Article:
Seahawks receiver Tyler Lockett has quietly been among the most consistent players in football, totaling at least 900 yards and eight touchdowns in four straight seasons. He’s made it look easy, though according to Lockett, it’s been anything but. The 29-year-old admitted he’s struggled with depression and anxiety throughout his career, reaching a point where he considered giving up football for good.
Luckily, Lockett seems to have a better handle on his mental health these days. He published a book of poetry in 2019 and recently started a new side hustle as a real estate agent (Lockett completed 90 hours of course work before passing his real estate licensing exam earlier this offseason).
Lockett has done well to discover an identity for himself outside of football, though it wasn’t always that way. For years, the Pro Bowler put his battle with anxiety and depression on the backburner, prioritizing his career at great expense to his mental health. During this time, Lockett’s warrior mentality served as a double-edged sword, helping him on the field, but hurting him off it.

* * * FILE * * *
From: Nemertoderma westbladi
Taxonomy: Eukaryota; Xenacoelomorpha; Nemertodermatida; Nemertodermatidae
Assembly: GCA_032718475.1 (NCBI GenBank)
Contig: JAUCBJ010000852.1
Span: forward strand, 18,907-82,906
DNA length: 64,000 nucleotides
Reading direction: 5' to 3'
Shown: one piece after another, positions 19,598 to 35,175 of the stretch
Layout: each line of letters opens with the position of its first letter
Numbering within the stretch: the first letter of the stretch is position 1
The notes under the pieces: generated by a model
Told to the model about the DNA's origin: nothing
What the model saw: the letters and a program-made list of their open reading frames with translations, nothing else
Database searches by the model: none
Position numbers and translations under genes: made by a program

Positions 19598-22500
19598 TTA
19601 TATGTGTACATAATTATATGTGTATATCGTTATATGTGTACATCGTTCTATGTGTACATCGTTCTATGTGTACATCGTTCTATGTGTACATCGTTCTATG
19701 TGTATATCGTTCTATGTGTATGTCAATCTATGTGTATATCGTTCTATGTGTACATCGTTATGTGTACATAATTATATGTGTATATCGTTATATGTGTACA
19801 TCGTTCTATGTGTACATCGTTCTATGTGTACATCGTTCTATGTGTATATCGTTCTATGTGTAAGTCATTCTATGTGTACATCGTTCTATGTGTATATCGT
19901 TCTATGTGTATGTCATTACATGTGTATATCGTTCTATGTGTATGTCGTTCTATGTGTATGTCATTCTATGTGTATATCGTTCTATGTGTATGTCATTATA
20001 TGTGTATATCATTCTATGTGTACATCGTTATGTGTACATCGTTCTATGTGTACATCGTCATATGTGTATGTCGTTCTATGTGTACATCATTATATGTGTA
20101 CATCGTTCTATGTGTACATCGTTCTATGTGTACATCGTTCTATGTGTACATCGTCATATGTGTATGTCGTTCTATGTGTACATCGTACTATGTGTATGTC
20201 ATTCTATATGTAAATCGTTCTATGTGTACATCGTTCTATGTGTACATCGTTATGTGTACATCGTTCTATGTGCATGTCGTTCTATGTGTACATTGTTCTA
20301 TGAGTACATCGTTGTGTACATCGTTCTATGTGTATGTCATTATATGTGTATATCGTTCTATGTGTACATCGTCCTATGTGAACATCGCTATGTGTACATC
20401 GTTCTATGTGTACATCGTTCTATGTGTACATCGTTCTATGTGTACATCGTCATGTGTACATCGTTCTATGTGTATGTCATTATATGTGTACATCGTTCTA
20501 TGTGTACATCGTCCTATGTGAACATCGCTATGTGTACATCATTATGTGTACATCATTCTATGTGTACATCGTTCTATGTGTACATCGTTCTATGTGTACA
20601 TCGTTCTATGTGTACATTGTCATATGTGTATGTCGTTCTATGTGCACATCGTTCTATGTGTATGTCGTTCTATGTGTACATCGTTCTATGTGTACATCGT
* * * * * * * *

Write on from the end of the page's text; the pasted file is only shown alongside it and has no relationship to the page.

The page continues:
Lockett knows what it’s like to be in a dark place, afraid to be vulnerable in a physically demanding sport that rewards strength and masculinity. With the knowledge he has now, Lockett would encourage others to embrace their true, authentic self, exercising patience and accepting life’s challenges, not as obstacles, but as chances to learn and grow.
It’s a powerful message and a testament to Lockett’s character, maintaining a healthy outlook on life, even in moments of great pain and suffering. For years, athletes were reluctant to discuss mental health, but thanks to advocates like Kevin Love, Naomi Osaka, Simone Biles, Michael Phelps and others who have shared their experiences with anxiety and depression, those walls are slowly coming down.